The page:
When an appraiser arrives to appraise a home, he takes a lot of information into consideration before coming up with that magic number. Any type of home improvement that adds livable space will increase the value of your home. Outdoor areas give you more living space and expand your entertaining capacity without the cost and time involved in an expensive addition. That means you’ll have more to spend on other features like outdoor kitchens, television and audio systems, outdoor fireplaces and fire pits. And when homeowners are ready to sell, they are finding that these new spaces attract buyers.
However, creating an outdoor living space will only add real value to your home if it is done correctly. As a real estate professional in the South Florida market for more than 13 years and an associate at ONE Sotheby’s International Realty in Weston, a city that enjoys indoor-outdoor living year-round, I have represented several homes whose outdoor spaces have weighed heavily on the sale or purchase of the property.
Last year, a home hit the market in West Miramar for $1.3 million. The seller had purchased it for $460,000 in 2011. He invested approximately $250,000 on a backyard remodel, adding multiple pergolas, enlarged the pool, a mosquito mist system and an outdoor kitchen. He invested another $150,000 on indoor renovations. The buyers fell in love with the backyard and paid $1.1 million for the home, giving the seller a return of 28 percent on his investment.
Sometimes, a small investment can get you a bigger return. I listed a home on the market where the owner added a well-positioned, mini basketball court that cost approximately $5,000. I was able to sell the home for $10,000 over asking price and in just one weekend — 6 percent higher than a similar model right next door.
Sign Up and Save
Get six months of free digital access to the Miami Herald
Here’s what I recommend homeowners keep in mind when planning an outdoor space to get the most return on your investment.
Know your neighborhood: Creating a backyard living room is an easy way to add livable space to any home. But as with any renovation, you must know your neighborhood. Don’t renovate your home out of the market. If your outdoor space is the only home in the neighborhood with a high-end kitchen, an entertainment system and other high-end features, then you will not be able to get much return for your investment in the resale of your home because the other homes in the area will keep the values down.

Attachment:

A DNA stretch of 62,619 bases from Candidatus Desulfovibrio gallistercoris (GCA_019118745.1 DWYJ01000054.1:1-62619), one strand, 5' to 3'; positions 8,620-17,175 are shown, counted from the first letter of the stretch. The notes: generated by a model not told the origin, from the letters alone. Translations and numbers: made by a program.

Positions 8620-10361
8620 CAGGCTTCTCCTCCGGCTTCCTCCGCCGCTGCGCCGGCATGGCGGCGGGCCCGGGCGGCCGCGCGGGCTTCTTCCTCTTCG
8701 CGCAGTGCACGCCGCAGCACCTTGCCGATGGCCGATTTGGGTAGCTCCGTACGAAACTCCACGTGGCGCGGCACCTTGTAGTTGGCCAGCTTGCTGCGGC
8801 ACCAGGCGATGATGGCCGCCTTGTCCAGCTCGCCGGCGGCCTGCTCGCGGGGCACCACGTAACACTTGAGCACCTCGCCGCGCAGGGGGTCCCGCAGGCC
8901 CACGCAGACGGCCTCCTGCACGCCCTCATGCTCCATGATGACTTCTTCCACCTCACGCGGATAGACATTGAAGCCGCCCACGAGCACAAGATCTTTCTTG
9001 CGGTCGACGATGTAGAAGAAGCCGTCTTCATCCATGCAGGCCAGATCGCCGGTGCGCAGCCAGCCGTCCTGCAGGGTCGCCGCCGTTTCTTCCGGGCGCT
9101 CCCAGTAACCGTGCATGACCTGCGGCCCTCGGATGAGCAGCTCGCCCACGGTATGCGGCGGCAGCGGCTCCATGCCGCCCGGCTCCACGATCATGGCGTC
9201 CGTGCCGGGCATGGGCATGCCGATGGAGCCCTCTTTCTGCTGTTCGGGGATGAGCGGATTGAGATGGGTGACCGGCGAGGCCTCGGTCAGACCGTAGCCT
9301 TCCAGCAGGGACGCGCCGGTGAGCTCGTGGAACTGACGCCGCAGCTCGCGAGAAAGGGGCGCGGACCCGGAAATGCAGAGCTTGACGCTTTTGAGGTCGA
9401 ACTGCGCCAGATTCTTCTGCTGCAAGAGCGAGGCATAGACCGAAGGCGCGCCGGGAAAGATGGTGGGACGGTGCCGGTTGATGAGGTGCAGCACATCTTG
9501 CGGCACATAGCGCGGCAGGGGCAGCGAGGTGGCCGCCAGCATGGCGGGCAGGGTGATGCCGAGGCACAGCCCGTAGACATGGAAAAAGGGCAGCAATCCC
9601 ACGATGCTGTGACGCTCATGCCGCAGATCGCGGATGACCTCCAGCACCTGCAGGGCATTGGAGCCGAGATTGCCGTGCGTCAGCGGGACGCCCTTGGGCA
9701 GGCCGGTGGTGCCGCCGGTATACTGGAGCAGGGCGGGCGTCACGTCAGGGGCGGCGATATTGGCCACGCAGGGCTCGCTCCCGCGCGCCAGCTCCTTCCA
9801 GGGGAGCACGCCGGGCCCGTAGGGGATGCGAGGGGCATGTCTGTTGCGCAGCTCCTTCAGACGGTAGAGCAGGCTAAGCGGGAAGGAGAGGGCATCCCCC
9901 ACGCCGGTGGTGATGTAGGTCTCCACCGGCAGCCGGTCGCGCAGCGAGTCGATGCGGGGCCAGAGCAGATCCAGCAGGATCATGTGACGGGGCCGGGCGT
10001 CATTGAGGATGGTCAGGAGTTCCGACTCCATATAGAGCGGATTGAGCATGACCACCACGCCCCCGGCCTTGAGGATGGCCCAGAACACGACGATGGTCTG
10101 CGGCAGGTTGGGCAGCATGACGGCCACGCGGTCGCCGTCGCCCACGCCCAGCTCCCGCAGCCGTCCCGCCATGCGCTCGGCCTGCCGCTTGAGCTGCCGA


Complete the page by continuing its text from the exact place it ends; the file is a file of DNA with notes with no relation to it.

Imagine homeowner X invested $60,000 in a remodel to create a one-of-a-kind outdoor space in his neighborhood, where most outdoor remodels in the area do not run more than $20,000. Homeowner X will likely not see a full return on his investment because a potential buyer, looking to buy a similar home in that area, would be able to do the remodel for one-third of the investment.
Proportion: Your outdoor space should be proportionate to the outdoor area. Creating an outdoor focal point, such as a pergola, gazebo or tiki hut, very common in South Florida, that is too big or too small to the outdoor space itself can make the outdoor space feel disproportionately distorted. A pergola that is too big will make your yard feel small, for example. This perception can take away from the value of your home when reselling it. Buyers will feel the space is smaller and this may cause them to offer less and your home may remain on the market longer. When designing your outdoor space, take into account the size of your property and design these features to proportionately fit into that area.
Lighting: Well-designed lighting extends the use of your outdoor space. With good lighting, you can now enjoy the outdoors at night. I always advise my clients to incorporate landscaped lighting into their outdoor design. For $750, you can purchase an entire low-voltage, outdoor lighting system from your local hardware store. This creates a comforting ambiance and a sense of security that adds an incalculable value to the property.
Don’t clutter: A common mistake that homeowners make is filling up every square foot of the outdoor space with lots of furnishings, leaving you with little room to walk or roam around. Not only will this clutter make the space feel smaller, but over-furnishing can make the space feel crowded and that goes against the open feeling you are looking to get from being outdoors. Instead, create different seating areas that feel airy and spacious with plenty of space to play and walk around. Save the money you would have spent on all the extra furnishings that will crowd the space and invest it into other areas of your home.
Think green: Outdoor spaces are created to enjoy the comforts of indoor living while taking in the beauty of the outdoors. Don’t pave the entire outdoor area, for example. Invest the money you would have spent on all those pavers into other items in your budget. If you have older trees that provide good shade, incorporate them into your design. This will also make your space feel inviting. Allow for your outdoor space to have a good balance between living space and natural elements.
Privacy: All the work and expenses you’ve put into your new outdoor space will diminish in value if you do not have privacy. For one, you will never enjoy the space if you feel your neighbors can see your every move. Your renovation budget should include nice fencing and easy-to-maintain shrubbery that will grow full to provide that sense of privacy that will allow you to enjoy the space. Privacy has a value in itself!
An outdoor living space is not only a great feature to enjoy while you live in your home, but it will also attract buyers when you’re ready to sell. Buyers are willing to pay top dollar for a home with a well-done, livable outdoor space. I’ve seen homes with a well-designed outdoor space sell for 6 to 7 percent above homes with plain backyards.